Port Injection tuning

NoGuru

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I am running an E45 map with new HPFP, Walbro 535 and Walbro 450 on Hobbs set to 15psi with Bosch 550cc PI.


Dimitri at BQtuning is my tuner. He stated he does not tune PI as it is "too risky".
 

Blaster3500

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I am running an E45 map with new HPFP, Walbro 535 and Walbro 450 on Hobbs set to 15psi with Bosch 550cc PI.


Dimitri at BQtuning is my tuner. He stated he does not tune PI as it is "too risky".

Interesting. I know he is good with DCT cars, but that wouldn't make me feel to comfortable. Some tuners are not PI fans, but will still tune a setup with it. Do you have the split second R4 software already downloaded? Hopefully someone familiar with the software to help on the tuning side of things. Also any idea what map you are currently running on your AIC?
 

NoGuru

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I got it figured out. I just loaded up the R4 and started to poke around. Turns out you can open the map, select all, and there is a button to reduce by percentage.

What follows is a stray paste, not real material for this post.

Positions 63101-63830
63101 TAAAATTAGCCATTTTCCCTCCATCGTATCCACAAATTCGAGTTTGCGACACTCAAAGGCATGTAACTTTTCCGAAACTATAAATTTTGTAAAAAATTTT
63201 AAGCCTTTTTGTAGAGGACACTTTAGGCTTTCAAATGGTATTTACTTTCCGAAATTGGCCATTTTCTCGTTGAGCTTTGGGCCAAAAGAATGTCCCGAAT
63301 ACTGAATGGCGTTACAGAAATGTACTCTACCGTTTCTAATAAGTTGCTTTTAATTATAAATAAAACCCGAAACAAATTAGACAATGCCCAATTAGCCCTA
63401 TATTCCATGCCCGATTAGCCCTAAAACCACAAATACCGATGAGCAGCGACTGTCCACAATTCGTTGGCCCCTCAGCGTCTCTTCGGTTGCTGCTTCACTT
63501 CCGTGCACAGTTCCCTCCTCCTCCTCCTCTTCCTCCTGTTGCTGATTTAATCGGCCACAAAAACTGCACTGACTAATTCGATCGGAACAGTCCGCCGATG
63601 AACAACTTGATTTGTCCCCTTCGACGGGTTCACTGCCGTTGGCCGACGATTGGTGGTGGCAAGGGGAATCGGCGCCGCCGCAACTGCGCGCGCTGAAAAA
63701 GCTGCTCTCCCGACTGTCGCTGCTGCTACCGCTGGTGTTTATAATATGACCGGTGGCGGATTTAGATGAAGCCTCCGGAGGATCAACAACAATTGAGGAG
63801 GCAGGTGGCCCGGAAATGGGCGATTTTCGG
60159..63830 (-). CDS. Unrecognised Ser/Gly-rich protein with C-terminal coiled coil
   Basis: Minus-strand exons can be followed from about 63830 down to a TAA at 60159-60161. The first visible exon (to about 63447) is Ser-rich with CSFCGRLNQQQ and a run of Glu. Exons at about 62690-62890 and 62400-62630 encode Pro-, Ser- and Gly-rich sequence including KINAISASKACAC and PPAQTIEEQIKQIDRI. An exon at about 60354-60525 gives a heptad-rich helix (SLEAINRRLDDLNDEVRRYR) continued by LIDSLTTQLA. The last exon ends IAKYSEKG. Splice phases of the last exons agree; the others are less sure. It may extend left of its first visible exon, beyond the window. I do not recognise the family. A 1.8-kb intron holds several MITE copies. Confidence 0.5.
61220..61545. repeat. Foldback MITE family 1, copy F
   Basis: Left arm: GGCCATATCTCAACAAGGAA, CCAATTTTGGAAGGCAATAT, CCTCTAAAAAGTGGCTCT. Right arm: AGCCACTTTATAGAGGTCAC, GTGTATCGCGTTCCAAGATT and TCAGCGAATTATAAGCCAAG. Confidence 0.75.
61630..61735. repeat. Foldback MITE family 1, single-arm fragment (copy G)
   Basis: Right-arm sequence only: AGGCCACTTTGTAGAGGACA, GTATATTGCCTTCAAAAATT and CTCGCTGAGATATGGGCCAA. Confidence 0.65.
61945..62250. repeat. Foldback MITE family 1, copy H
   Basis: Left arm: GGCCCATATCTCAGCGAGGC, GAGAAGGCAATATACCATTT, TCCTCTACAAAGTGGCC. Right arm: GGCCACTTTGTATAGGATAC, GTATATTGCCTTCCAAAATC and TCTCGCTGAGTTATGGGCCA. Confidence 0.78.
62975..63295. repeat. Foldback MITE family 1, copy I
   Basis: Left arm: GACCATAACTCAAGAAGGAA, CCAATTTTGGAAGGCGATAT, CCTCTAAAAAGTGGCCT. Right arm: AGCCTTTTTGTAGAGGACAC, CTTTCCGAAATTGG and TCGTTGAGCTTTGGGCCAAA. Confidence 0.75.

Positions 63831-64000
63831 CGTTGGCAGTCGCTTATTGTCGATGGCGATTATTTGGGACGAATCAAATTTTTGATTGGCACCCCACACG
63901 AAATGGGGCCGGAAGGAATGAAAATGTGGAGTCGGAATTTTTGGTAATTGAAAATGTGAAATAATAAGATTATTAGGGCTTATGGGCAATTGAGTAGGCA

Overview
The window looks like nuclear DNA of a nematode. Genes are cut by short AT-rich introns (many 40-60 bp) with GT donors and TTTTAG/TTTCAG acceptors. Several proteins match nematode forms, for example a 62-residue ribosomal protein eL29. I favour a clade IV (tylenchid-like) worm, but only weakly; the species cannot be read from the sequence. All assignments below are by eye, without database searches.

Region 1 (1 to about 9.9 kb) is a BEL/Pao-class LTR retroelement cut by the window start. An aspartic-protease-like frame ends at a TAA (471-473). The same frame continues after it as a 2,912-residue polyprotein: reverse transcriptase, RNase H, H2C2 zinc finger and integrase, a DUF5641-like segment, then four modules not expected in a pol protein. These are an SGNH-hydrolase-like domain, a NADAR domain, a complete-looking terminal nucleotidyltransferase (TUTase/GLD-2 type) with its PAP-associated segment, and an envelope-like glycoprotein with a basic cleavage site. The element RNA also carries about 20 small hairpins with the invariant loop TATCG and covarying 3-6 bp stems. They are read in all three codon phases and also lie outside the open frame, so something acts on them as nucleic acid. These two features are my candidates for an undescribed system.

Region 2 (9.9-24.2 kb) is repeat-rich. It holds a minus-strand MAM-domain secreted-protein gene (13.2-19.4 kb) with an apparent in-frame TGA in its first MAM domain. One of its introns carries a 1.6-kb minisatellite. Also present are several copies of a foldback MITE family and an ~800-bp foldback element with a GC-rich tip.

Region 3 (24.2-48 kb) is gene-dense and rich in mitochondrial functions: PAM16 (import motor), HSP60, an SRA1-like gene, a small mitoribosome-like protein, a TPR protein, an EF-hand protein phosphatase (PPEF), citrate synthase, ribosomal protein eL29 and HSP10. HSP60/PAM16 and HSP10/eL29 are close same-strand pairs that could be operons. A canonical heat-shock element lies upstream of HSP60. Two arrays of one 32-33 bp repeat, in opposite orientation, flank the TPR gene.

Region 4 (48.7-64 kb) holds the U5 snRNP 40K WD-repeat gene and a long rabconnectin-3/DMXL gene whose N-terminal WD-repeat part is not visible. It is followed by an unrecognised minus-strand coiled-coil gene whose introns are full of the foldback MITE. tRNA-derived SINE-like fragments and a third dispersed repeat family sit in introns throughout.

Maybe I should open Tuner pro and see if I can tune myself too :)

Anyway, thanks for the reply's.
 
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KClemente

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I heard he's a good tuner esp with DCT but I can kinda see his point in how it can be risky. It's not like tuning the oem injectors in which they're all calibrated. He definitely has the skill for PI but doesn't want to deal with the liability for stuff like non-flow matched injectors and such.

But then again, I would never send out a tune if I had to make the customer do a major part of it....

@NoGuru maybe its time for you to level up and create your own bin? If you can figure out the ancient UI that is the SS R4 controller, you can definitely pick up on TunerPro :grimacing:

Lets have the community build a tune for you lol
 

NoGuru

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I am on the fence about having the tuner, tune the PI. On one had it is his job to tune, on the other hand, he risks his reputation if something does go wrong.
I am flow matched and I am pretty handy when it comes to working on the car or anything that is software related.

I have been strongly considering Tuning myself, problem is where to start? Maybe I will take a class at HP academy.
 

KClemente

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Nov 26, 2019
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I am on the fence about having the tuner, tune the PI. On one had it is his job to tune, on the other hand, he risks his reputation if something does go wrong.
I am flow matched and I am pretty handy when it comes to working on the car or anything that is software related.

I have been strongly considering Tuning myself, problem is where to start? Maybe I will take a class at HP academy.
Well you’re in luck then. The N54 imo is one of the easiest platforms to get a grip on. On the MS43 dme you have to tune fueling via ipw or injection pulse width and that can be a real pain in the ass without a dyno to maintain certain loads and rpms.